A Closer Look at Senior Peer Counseling for National Older Adult Month

A Closer Look at Senior Peer Counseling

An Interview with Clinical Supervisor of Senior Peer Counseling, Barri Dymot

May is National Older Adult month, and as we reflect on our psychological and emotional experiences in the era of COVID-19, we want to acknowledge and be thoughtful to how many older adults live alone and isolated most days out of the year. During a time when isolation and loneliness is being felt harder and more collectively than ever, we want to share the incredible and meaningful work our Senior Peer Counselors do and just how important their work is in meeting the needs of the most vulnerable among us.

We recently had the opportunity to speak with one of the Clinical Supervisors of our Senior Peer Counseling, Barri Dymot, who celebrated ten years working with the program earlier this year. Barri’s passion from the program shines through in her dedication to both the clients and the volunteers, and she proclaims this program has changed her life for the better.

What is your background in older adult services and how did you end up working with Senior Peer Counseling?

I moved to San Luis Obispo from San Diego after twenty years of experience in mental health and social services. When I moved to here, both my parents and my husband had already passed, and I set out to start a new life on ten acres and I’m still living in true paradise in every respect. After I finished building my house within a year’s time, I started working again as a manager in older adult services and did so for about five years. Department of Social Services had hired me as a Social Work Supervisor, and I became connected to the social services, systems, providers, and community-based organizations throughout the county. But I missed public service.

When I turned 62, about 6 years later, Carol Schmidt, who was working with Wilshire at the time, asked me to do some work regarding scope of services for the program. I was always fond of Senior Peer Counseling because I knew how impressed the social workers were about what the Senior Peer Counselors were able to accomplish with the clients. Carol told me that Wilshire’s programs were expanding through support from the county, and she asked me if I would consider taking over the supervision of the counselors that served the San Luis Obispo and South County clients. I said I’d love to because I was really missing connecting to clients personally.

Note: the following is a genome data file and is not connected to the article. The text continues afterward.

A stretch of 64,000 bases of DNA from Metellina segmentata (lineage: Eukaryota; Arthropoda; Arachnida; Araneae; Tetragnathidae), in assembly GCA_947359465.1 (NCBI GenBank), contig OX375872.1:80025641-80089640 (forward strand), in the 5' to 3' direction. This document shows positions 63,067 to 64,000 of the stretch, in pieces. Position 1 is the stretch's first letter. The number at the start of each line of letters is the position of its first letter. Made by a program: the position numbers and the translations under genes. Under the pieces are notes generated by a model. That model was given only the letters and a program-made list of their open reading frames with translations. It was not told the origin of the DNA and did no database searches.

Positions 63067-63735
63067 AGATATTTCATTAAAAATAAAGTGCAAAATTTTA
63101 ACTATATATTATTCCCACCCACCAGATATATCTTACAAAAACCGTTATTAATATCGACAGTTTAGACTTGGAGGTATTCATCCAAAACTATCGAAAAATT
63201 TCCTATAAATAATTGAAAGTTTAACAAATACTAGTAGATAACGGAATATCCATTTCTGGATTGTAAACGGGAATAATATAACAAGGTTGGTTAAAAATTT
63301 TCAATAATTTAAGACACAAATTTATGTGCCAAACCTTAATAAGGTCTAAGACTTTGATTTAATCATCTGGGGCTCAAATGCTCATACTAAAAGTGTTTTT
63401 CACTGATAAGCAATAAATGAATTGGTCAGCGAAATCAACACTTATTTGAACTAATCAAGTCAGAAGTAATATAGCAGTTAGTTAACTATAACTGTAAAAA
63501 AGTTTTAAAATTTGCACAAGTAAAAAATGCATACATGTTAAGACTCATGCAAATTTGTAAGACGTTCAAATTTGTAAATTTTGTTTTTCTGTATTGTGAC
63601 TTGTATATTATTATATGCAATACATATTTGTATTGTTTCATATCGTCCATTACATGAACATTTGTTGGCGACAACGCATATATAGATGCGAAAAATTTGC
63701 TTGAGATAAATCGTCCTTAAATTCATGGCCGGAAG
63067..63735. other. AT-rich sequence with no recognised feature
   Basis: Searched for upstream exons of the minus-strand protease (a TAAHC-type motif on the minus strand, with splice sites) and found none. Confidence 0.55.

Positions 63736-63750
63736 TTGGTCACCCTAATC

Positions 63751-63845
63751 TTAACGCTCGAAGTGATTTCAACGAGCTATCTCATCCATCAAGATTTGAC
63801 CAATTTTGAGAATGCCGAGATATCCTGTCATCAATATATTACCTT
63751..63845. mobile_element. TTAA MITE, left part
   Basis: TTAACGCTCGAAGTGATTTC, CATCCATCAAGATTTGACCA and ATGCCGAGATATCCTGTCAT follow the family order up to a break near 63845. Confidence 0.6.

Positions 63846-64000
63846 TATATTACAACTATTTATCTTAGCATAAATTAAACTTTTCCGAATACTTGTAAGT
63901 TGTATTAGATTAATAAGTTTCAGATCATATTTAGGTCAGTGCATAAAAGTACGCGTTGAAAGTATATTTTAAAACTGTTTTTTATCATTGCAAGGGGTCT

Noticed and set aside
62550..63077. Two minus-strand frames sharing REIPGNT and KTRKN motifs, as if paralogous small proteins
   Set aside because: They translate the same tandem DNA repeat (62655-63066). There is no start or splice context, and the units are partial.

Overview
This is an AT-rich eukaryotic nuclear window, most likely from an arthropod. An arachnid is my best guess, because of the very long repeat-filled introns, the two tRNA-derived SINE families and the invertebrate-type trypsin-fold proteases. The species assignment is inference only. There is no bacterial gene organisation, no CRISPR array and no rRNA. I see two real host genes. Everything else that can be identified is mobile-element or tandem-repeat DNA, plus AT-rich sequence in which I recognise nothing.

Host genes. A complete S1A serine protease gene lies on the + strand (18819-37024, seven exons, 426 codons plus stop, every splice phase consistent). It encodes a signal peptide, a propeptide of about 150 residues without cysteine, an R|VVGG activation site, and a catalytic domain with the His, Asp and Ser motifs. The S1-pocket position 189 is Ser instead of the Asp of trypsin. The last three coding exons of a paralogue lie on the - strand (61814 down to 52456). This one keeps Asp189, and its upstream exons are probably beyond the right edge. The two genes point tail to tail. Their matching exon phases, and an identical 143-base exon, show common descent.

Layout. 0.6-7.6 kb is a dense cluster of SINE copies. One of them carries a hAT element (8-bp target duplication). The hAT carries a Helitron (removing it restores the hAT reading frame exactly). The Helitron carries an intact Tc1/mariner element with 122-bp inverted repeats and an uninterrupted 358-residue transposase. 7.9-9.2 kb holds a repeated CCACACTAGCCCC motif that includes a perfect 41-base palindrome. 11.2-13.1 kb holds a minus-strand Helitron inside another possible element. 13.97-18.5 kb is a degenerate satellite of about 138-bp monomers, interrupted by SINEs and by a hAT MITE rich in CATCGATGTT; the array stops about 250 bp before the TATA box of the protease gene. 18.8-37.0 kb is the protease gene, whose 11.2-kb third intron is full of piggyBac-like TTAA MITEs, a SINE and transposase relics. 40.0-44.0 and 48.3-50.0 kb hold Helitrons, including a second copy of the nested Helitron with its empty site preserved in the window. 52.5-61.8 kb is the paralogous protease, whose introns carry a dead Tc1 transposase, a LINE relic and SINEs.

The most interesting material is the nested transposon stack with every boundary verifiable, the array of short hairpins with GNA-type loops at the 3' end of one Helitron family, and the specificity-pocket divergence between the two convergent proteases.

Can you tell me more about the specifics of the Senior Peer Counselors Program? How does it work? Who is it for? Who are the volunteers?

Senior Peer Counseling targets adults 60+ who are isolated, and the counseling is really based on their individual needs. They are matched with a counselor who is also 60+ and are visited as often as needed. The volunteer counselors are made up of mostly retired mental health professionals, each with a high level of experience and education, who have chosen to do this meaningful work in the community with their spare time, even though it takes up quite a bit of their time. We usually have around twelve volunteer counselors at any time, and currently, two of the counselors are retired nurses, one is a retired neuropsychologist, and another is a retired union labor negotiator; they all have people backgrounds and are very comfortable working with older adults. They each visit somewhere between one to six clients at a time, whatever they’re willing to take on. Isolated individuals who are very vulnerable not easy to work with, with many services having been previously in and out of their homes in attempts to reduce their degree of vulnerability.

What our counselors are able to accomplish with these clients is extremely impressive. We wonder well how is it that they’re able to do this? It’s because that, although their relationship is professional, they are also a peer, so the counselors are someone the clients can relate to. As appreciative as they are for the younger adults who have tried to help them before, it’s different. I explain when I do my first visit with a client that you’re not going to have to explain to these counselors what it’s like getting older, losing your independence, and your sense of self, they understand that. Everything our clients discuss with the counselors is strictly confidential and, therefore, the degree in which the counselors are able to reach these clients emotionally is very significant. Some have been working with their clients for several years; it’s a long-term commitment we are making to these needy individuals. The beauty of this program is that it is mutually beneficial.

As a supervisor, I do the initial assessment with potential clients that includes a depression screening, an anxiety screening and a detailed survey. When I do the initial assessment, I tell them that there will be no surprise bill, that we rely solely on donations, community support, and the hard work the volunteers do week after week. Clients are always skeptical initially and are in disbelief for a while, often saying something like “you don’t get something for nothing.”